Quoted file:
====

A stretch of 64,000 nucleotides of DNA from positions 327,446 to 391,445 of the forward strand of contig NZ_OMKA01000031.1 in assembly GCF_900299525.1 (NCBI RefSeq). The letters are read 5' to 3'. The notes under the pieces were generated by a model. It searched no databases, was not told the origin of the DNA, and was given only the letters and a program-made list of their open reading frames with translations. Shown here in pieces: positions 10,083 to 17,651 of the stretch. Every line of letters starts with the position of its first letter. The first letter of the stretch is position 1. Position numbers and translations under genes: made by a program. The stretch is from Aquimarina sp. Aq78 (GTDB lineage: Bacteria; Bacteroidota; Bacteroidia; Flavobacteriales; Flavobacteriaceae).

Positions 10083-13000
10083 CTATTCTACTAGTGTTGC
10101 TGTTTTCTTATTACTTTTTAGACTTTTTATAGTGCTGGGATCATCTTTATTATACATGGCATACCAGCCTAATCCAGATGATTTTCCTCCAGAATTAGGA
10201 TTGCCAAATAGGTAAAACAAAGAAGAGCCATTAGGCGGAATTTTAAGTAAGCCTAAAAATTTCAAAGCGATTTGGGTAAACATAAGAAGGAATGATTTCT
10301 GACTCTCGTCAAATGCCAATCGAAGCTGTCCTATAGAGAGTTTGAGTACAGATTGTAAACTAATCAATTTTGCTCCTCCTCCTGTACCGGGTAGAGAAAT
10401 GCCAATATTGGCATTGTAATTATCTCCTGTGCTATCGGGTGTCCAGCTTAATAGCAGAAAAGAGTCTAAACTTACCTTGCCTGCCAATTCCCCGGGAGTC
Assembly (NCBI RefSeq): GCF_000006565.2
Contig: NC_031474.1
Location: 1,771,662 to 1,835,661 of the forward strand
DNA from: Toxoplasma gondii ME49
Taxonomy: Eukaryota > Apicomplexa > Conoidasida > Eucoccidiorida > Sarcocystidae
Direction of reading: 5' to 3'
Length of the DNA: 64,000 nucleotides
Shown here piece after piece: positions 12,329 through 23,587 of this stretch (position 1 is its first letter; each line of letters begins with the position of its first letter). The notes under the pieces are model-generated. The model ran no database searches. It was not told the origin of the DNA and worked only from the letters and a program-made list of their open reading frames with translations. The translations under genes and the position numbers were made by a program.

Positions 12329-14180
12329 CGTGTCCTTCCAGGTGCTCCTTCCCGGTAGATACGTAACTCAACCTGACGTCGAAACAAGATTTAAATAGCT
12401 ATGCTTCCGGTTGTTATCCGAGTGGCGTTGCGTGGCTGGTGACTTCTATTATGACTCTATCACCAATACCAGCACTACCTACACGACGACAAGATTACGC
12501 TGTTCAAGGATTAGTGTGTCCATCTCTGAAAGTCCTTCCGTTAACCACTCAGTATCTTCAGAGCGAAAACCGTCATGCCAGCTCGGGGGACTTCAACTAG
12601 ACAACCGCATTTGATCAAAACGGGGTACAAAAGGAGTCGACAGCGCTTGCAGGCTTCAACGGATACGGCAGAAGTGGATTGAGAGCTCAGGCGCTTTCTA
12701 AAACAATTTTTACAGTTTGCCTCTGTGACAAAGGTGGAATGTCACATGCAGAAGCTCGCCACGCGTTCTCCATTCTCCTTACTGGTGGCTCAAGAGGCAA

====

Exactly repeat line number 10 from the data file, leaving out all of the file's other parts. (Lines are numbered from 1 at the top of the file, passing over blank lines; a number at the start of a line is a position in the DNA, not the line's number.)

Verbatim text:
Location: 1,771,662 to 1,835,661 of the forward strand